The invention is shown by way of illustration in the accompanying drawings in which- Fig. 1 is a central vertical longitudinal section of a retrieving mechanism, showing it applied to the end of an ofiice desk or like piece of furniture for the purpose of retrieving a telephone extension cord;

Fig. 2 is a perspective view of half of the cap;

Fig. 3 is a section of the upper end of the tube and cap taken on line IIIIII, Fig. 4;

35 Fig. 4 is a cross section taken on line IV-IV,

Fig. 3;

Fig. 5 is an end View of Fig. 3;

Fig. 6 is a section similar to Fig. 3 showing one end of the cap extended to receive and clamp a wiring conduit;

Fig. 7 is a cross-section taken on line VII-VII of Fi 6;

Fig. 8 is an end view of Fig. 6 showing the conduit end of the cap;

45 Fig 9 is a perspective view of the lower end of the tube;

Fig. 10 is a central vertical section of the retrieving and locking mechanism, showing the locking mechanism in locked position;

Fig. 11 is a similar view showing the locking mechanism in releasedposition;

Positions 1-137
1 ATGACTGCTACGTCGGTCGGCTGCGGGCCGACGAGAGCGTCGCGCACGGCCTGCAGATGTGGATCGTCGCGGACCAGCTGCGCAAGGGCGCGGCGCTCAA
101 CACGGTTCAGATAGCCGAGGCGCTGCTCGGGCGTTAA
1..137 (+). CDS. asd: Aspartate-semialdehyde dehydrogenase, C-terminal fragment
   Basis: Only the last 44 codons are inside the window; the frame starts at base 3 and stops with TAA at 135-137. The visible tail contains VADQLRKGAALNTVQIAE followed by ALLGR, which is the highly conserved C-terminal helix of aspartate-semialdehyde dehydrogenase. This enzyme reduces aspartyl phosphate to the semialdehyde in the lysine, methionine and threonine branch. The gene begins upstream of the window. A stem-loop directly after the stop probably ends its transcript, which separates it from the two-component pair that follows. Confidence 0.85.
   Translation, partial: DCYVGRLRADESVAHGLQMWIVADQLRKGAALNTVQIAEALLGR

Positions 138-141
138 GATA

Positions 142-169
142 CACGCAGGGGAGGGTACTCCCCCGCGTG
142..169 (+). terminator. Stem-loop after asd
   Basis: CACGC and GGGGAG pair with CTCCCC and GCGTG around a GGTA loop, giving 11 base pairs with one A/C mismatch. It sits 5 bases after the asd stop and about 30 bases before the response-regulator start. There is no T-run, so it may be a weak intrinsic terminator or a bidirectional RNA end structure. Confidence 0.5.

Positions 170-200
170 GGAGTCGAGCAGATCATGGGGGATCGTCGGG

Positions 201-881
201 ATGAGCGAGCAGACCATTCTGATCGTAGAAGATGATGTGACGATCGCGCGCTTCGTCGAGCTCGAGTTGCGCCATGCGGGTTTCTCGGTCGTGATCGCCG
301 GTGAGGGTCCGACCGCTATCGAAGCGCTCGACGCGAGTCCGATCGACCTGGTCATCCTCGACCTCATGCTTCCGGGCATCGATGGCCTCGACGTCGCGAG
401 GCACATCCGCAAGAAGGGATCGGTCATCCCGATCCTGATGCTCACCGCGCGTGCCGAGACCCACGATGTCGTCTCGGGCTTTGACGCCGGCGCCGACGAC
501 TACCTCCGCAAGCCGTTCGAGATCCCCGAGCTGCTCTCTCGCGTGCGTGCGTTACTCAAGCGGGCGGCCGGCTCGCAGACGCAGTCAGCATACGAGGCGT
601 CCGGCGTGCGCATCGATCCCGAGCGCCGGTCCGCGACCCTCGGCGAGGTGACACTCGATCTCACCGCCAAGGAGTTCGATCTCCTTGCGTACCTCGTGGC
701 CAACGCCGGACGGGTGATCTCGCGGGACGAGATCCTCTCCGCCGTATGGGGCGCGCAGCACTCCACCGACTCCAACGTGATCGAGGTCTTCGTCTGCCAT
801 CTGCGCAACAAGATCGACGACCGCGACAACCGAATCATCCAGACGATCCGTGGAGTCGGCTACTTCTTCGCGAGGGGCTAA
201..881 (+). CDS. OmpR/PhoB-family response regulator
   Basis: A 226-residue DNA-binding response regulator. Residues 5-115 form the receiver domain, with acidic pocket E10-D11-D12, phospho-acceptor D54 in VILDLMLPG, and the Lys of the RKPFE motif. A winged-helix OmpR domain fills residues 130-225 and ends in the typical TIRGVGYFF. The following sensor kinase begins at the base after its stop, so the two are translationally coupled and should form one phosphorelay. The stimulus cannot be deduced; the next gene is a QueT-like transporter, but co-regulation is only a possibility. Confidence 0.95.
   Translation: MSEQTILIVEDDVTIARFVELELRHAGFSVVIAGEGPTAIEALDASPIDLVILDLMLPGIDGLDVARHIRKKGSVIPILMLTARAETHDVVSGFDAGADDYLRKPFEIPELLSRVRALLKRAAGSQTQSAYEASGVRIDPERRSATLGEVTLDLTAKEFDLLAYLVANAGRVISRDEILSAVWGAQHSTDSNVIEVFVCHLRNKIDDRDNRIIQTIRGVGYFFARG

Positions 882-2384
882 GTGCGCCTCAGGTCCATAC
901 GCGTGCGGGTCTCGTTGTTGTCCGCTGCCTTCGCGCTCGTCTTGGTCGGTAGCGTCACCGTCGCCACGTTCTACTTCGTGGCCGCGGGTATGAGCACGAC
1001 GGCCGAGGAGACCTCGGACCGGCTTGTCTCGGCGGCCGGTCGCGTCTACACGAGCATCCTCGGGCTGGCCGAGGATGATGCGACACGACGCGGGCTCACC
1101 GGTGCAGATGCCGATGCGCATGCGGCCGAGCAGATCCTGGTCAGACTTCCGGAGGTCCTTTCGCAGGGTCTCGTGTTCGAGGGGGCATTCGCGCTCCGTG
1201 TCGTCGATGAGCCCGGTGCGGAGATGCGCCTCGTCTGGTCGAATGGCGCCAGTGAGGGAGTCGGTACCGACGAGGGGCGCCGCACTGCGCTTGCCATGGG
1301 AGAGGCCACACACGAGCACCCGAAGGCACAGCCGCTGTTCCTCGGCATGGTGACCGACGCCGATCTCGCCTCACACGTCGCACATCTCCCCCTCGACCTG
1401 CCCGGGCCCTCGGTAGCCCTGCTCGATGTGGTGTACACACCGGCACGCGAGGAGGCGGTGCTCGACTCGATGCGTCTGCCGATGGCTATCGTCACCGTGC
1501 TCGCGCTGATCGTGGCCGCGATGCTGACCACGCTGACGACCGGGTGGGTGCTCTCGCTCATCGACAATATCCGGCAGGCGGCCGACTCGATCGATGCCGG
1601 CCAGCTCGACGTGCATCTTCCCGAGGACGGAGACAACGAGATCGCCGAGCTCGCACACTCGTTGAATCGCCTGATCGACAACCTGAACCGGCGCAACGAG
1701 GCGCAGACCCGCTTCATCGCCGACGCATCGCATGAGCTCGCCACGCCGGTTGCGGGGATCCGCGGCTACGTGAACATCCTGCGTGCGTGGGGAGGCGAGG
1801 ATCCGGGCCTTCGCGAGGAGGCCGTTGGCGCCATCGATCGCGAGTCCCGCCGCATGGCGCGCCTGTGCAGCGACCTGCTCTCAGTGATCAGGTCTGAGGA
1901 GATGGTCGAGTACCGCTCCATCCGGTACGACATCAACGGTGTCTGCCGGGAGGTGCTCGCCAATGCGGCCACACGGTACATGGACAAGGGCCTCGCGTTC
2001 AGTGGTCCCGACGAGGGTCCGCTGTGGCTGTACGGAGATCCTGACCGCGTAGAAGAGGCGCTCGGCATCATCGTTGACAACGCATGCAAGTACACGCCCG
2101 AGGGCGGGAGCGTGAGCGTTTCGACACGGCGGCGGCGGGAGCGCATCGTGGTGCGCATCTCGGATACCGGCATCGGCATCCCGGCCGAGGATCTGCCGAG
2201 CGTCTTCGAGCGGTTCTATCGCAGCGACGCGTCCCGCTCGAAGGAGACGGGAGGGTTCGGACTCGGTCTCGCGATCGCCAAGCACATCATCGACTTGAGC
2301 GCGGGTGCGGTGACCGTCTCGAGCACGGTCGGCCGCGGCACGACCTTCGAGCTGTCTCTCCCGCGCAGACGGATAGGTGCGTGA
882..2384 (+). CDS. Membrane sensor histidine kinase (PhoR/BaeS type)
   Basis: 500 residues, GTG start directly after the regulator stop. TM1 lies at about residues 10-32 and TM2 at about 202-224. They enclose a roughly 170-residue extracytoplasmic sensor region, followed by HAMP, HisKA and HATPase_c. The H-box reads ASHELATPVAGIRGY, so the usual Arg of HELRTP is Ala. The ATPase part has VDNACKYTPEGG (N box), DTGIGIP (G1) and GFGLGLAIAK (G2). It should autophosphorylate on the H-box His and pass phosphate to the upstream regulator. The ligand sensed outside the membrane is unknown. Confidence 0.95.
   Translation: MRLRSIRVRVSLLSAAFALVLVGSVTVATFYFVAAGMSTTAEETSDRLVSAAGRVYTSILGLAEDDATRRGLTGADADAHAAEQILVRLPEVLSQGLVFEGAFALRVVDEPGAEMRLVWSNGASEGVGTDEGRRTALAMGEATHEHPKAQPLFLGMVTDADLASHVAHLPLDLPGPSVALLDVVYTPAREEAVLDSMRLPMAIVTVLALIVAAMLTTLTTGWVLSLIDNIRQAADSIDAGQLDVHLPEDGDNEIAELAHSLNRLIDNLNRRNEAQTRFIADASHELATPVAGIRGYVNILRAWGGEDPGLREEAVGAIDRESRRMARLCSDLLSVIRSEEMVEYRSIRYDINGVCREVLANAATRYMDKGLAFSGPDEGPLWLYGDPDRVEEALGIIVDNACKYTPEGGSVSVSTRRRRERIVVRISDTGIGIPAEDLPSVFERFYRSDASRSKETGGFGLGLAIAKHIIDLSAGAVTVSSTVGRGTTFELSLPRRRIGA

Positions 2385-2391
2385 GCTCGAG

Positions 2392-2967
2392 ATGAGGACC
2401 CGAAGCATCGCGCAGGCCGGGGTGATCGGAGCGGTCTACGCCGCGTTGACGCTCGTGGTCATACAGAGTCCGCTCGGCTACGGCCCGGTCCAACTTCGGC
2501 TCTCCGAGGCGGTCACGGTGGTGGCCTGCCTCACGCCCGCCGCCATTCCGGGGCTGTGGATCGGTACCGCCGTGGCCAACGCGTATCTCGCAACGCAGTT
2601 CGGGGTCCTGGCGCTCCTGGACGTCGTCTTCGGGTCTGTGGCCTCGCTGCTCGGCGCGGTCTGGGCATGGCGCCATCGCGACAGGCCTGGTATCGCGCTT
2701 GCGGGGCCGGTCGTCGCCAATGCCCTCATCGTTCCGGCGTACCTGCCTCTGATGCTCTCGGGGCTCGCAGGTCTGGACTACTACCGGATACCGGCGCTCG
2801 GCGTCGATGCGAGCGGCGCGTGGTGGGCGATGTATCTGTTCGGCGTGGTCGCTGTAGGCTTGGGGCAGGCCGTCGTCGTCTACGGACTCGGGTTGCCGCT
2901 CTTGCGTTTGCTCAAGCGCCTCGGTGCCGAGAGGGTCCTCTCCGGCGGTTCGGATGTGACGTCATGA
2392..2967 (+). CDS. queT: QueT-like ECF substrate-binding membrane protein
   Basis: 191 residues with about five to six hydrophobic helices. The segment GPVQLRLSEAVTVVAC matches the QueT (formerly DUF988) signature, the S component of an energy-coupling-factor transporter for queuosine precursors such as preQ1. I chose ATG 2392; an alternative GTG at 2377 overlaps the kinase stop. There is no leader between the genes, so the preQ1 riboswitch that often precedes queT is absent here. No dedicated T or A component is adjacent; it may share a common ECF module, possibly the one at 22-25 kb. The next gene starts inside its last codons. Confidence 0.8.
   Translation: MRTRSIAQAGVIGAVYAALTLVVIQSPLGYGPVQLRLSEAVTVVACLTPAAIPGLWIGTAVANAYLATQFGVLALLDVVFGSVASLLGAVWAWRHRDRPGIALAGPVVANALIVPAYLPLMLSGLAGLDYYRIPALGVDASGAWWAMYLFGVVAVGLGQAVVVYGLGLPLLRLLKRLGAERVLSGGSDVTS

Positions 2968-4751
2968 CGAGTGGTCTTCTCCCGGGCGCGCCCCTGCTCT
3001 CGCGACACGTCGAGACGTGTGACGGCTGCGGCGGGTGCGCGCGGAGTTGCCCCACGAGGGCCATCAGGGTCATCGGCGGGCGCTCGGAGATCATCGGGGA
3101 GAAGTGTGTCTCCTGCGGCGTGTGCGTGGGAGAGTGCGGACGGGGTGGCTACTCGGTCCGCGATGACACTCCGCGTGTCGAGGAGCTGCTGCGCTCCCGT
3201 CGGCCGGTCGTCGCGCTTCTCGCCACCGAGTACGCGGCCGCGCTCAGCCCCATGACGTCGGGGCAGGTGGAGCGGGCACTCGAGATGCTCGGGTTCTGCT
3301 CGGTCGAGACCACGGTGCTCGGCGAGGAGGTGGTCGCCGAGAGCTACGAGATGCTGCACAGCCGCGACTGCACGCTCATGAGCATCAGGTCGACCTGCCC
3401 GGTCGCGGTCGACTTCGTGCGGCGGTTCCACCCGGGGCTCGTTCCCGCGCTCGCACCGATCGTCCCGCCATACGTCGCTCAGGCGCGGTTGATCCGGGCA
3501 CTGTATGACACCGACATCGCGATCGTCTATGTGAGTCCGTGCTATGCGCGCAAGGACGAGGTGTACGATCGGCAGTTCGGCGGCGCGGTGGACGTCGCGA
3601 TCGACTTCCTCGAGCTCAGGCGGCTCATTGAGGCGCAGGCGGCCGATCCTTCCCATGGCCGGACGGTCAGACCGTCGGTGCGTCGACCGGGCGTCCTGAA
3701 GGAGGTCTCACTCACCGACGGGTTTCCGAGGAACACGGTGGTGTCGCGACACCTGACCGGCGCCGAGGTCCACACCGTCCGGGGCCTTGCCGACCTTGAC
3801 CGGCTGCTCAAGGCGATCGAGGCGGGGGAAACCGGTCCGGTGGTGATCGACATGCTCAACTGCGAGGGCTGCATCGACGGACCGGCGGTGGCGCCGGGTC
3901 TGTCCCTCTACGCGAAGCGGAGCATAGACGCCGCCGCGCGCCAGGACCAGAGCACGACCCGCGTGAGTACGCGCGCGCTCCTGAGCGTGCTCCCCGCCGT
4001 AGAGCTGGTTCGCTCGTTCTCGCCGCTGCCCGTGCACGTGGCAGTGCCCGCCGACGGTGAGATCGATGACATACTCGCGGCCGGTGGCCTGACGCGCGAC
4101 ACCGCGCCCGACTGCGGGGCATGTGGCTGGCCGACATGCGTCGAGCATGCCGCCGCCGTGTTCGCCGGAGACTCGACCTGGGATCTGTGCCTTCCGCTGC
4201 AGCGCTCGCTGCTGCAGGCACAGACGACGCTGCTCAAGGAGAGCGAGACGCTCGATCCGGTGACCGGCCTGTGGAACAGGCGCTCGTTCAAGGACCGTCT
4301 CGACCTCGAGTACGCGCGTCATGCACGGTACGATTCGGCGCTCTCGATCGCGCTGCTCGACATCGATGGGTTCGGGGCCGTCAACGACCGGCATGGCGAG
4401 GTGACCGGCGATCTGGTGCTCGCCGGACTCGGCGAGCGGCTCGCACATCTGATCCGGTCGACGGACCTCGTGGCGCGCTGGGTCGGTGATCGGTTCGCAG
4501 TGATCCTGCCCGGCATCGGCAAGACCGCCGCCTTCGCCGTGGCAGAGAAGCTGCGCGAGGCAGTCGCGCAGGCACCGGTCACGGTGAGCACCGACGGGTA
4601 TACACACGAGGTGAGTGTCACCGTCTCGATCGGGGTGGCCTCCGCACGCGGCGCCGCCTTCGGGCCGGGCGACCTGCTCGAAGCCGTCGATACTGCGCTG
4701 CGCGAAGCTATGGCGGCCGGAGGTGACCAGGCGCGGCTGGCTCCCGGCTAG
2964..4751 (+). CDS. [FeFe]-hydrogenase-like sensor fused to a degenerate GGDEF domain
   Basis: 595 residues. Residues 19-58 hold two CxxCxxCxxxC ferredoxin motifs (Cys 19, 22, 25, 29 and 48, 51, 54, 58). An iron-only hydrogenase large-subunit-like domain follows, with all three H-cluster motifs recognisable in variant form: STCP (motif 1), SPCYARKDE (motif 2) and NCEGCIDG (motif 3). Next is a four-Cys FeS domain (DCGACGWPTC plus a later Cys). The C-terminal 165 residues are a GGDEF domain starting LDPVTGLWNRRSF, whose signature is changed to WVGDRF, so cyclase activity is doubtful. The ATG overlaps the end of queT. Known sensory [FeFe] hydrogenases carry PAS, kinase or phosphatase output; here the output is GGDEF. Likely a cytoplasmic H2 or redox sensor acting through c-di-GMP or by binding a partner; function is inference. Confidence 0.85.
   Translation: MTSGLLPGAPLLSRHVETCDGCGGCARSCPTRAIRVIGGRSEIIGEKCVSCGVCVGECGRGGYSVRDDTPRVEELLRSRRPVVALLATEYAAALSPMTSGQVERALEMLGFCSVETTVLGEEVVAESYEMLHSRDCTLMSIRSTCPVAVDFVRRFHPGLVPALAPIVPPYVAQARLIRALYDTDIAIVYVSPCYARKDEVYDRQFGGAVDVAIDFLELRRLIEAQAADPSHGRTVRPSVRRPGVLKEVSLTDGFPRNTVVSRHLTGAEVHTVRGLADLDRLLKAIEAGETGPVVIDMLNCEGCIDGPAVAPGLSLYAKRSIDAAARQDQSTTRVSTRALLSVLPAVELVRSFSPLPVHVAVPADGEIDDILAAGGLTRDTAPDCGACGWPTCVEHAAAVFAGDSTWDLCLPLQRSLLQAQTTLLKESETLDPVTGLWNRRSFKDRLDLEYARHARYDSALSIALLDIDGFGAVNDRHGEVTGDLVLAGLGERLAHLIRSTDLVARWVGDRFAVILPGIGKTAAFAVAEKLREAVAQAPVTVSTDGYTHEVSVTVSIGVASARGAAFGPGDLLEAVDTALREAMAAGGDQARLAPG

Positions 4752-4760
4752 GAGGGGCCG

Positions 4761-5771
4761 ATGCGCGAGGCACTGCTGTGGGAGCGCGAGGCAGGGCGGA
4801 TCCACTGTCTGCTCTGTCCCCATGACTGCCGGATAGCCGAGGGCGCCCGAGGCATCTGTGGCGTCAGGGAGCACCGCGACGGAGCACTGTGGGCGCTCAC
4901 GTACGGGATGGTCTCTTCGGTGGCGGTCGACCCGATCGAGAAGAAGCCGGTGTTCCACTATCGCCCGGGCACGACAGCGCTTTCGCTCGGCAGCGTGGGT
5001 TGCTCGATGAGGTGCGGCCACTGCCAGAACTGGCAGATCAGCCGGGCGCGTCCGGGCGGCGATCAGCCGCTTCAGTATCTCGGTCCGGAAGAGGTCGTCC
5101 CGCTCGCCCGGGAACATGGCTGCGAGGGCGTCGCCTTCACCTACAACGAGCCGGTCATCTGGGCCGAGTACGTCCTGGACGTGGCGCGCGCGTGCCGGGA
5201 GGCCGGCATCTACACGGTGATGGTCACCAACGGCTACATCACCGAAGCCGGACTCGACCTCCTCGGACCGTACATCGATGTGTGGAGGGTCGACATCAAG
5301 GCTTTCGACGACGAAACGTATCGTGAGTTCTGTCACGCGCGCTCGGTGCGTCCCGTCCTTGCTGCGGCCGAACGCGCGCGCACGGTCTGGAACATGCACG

Fig. 12 is a perspective view of the rod from which the weight of the retrieving mechanism is 55 suspended, said view also showing the cam and the bracket upon which the sheave is journaled;

Fig. 13 is a perspective View of the weight used in conjunction with the retrieving mechanism, one side of the weight being broken away, said view also showing the cam actuated locking roller operation of devices of the character described;

and the manner in which it is secured with relation to the weight;

Fig. 14 is a perspective view of the cap and the upper end of the tube showing the cap assembled and ready for insertion in the upper end of the tube; and